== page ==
at lake merced is built with input from the community and becomes a beacon for local residents and their families. i will also make sure there is a real pipeline for students and a local academic institutions. return thousands of jobs that are becoming available as companies seek to improve and move into the city and hire and thrive. my career has been prepared for me for this job. i have the record of experience to serve and the ability like no one else in this race for district 7. i humbly ask for your vote in the election district 7. please vote fx rally number 1 on november 6. >> hi, i'm joel, the only candidate endorsed by the san francisco chronicle to be your next supervisor in district 7. i'm running for supervisor because we don't need city hall to ban toys and happy meals. we need city hall to fill potholes. you know, we paid to fill those potholes twice. first in taxes and then a bond. but do you think our streets are twice as good? we need accountability for our money. we also need common sense. i know common sense is a buzz word, but people are hungry for it. i lov
it is... that miggt llave you surprised. you're watching fox 45 morning news.. all local.. alll moonnng. ((bump out)) 3&((break 1)) Ñós= i've always been lucky. flew 37 bombing missions over germany. made it home every time. i'm lucky to have good friends who are all still around, and we're all lucky to have a friend named ben. ben's protected our medicare and veterans' benefits. and he's helping my 13 grandchildren afford college. he's my friend, ben. i hope he's your friend, too. i'm ben cardin, and i'm honored to approve this message. 3 coming up... the iconic "hollywood sign"... gets a makeover.what's being ooe more ighhtnatt3 decades.á paas anddwe've got your chance o see "maroon 5"... live in to call... happening sometime 45 morning news.. all ocal.. - ((breek 2)) chances are, you're not made of money, so don't overpay for motorcycle insurance. geico, see how much you could save. new this morning...the new york city police fficer accused offplotting to kidnap, kill, cook and eat women... has ties to marrland.28 yearr graduate of the university of maryland.valle is charged w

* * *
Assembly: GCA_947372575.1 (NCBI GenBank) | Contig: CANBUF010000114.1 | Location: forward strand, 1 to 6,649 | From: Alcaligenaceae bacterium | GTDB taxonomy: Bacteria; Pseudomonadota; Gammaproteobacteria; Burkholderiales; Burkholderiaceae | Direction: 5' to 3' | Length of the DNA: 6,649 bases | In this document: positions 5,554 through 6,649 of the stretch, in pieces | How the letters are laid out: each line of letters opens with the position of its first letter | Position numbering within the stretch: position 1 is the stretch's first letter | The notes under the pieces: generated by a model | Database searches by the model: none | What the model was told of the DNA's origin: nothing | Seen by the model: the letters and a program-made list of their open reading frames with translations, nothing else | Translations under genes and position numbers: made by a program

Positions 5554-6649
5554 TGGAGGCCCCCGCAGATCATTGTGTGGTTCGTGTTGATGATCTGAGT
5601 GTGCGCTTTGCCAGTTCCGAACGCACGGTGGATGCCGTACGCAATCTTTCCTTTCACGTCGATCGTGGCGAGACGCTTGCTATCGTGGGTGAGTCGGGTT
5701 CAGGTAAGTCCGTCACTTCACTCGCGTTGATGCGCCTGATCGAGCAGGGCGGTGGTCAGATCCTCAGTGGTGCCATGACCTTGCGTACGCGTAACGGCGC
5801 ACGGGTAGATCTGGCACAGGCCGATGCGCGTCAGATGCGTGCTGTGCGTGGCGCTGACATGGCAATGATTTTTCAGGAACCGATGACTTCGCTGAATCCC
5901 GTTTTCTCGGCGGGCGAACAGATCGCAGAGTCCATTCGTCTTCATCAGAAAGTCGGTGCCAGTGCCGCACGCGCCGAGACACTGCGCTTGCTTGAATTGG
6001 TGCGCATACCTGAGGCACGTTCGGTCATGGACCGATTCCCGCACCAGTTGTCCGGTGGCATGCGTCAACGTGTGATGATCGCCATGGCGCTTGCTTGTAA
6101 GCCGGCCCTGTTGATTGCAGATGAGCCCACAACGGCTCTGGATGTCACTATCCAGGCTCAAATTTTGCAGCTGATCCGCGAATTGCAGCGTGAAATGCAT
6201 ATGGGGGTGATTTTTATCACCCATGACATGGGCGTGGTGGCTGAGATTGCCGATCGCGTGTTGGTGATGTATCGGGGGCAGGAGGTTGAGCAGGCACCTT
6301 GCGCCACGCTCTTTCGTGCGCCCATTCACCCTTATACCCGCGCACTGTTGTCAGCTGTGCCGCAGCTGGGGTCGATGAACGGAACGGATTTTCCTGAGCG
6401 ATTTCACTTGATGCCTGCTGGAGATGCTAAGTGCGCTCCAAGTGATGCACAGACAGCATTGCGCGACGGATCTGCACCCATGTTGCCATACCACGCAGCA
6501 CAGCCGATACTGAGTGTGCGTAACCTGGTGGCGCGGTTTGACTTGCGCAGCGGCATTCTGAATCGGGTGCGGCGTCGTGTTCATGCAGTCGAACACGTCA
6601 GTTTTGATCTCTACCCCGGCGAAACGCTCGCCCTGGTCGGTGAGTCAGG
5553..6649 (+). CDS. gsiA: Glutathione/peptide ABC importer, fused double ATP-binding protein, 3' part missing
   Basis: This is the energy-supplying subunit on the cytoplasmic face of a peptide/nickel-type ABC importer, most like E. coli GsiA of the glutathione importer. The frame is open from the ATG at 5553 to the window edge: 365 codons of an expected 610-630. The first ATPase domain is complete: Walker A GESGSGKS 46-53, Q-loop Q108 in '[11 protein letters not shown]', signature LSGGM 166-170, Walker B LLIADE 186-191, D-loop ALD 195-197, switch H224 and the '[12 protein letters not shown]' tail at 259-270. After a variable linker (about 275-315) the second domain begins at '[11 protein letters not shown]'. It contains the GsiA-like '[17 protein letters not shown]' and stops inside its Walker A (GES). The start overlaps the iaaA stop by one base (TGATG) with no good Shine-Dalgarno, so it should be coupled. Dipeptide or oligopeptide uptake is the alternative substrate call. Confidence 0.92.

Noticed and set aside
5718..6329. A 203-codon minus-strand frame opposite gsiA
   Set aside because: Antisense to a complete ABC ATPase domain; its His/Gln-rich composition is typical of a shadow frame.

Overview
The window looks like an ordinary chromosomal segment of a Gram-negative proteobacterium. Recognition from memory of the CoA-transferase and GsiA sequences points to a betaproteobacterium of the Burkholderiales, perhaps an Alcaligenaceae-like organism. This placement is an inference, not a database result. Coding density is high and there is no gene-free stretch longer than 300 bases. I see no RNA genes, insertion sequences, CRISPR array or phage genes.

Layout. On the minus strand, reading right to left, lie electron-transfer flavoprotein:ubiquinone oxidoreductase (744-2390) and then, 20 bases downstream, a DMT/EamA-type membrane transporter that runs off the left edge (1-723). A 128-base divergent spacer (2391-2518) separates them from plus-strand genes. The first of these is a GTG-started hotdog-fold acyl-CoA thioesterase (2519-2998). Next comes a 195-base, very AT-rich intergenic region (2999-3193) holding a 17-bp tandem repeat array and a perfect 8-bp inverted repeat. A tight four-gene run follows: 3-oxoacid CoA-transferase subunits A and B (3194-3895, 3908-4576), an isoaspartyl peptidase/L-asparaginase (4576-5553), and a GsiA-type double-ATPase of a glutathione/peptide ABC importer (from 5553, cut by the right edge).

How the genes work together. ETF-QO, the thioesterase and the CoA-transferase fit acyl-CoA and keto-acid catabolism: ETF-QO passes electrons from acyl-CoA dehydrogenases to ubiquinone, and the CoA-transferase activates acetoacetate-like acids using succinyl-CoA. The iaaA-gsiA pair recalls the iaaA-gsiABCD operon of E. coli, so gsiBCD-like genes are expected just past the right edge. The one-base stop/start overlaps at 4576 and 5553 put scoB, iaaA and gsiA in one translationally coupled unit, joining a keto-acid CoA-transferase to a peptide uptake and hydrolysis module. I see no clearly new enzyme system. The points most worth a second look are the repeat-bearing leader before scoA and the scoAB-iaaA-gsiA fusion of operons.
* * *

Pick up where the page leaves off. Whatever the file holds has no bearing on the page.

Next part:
. that is twice the average of the hotel guests. they patronize local businesses and experience of the city has to offer. -- experience all the city has to offer. >> i am one of the founders of get around. we are a marketplace for cars sharing. we founded the company in 2009 as part of the graduate studies program where we were challenged to come up with an idea that could impact 1 billion people in 10 years. we believe we are addressing the problem of overpopulation. millions of cars sit idle 92% of the time. because congesting in the city's -- they cause congestion in the city' and burn a hole in your pocketbook. we all have cars that sit there. i am happy to see many of our members in the audience tonight who share their cars and make an average $300 a month. that is a significant amount of money that can offset expenses and be put into the local economy. we believe we are addressing key issues in our city. i am very proud to be your. we chose to launch in san francisco. we felt this was the place to join the sharing revolution. we have about 10,000 cars signed up across the country. we are
of the local agency commission for the city and county of san francisco. i am david campos and i am the chair of the commission. we are joined by my colleagues, the vice chair, john avalos is in route and we are joined by committee members commissioners christine olague and hope schmeltzer and the other commissioners are enroute. the clerk is alisa miller and we are grateful to the follow members of the sfg tv staff and jesse larson and john ross. madam clerk if you could please call item number two and we are joined by the vice chair. >> item two is approval of the minutes from the last meeting special meeting. >> great. commissioner schmeltzer. >> i move to approve the minutes. >> do we have a motion? before we act on that motion we will act any member of the public that would like to speak. seeing none. we have a motion and a second. if we could take that without objection. thank now we can call item three. >> item three is community reports and sf program 448rand status of the public utilities commission. >> great and i will turn it over to first our executive 5n5nxzof nancy mille
. >> there were a few raider fans in there, too, i think, maybe ale. >>> things get personal for a local tv news anchor from wisconsin. after receiving an email complaining about her being obese as a poor example, the anchor responded. >> if you were r at home and you are talking about the fat news lady, guess what, your children are probably going to go to school and call someone fat. >> this clip of jennifer livingston's response has now gone viral. livingston was on "cbs this morning" and she says she has battled with her weight since having three girls. she says the email calling on her to lose weight was her fault. >> that email was well written. it was articulate. but make no mistake about it, it was meant to hurt my feelings. it was meant to shame me into losing weight. and in my opinion, that's a bully. >> livingston says she is very surprised by the reaction her on air editorial sparkeds across the country. as for the man who wrote the email, he stands by his comments. >> he sent another email and said, listen, i'll help you lose the weight. whatever you need. >> he is getting e-mails,
Search Results 0 to 49 of about 1,997 (some duplicates have been removed)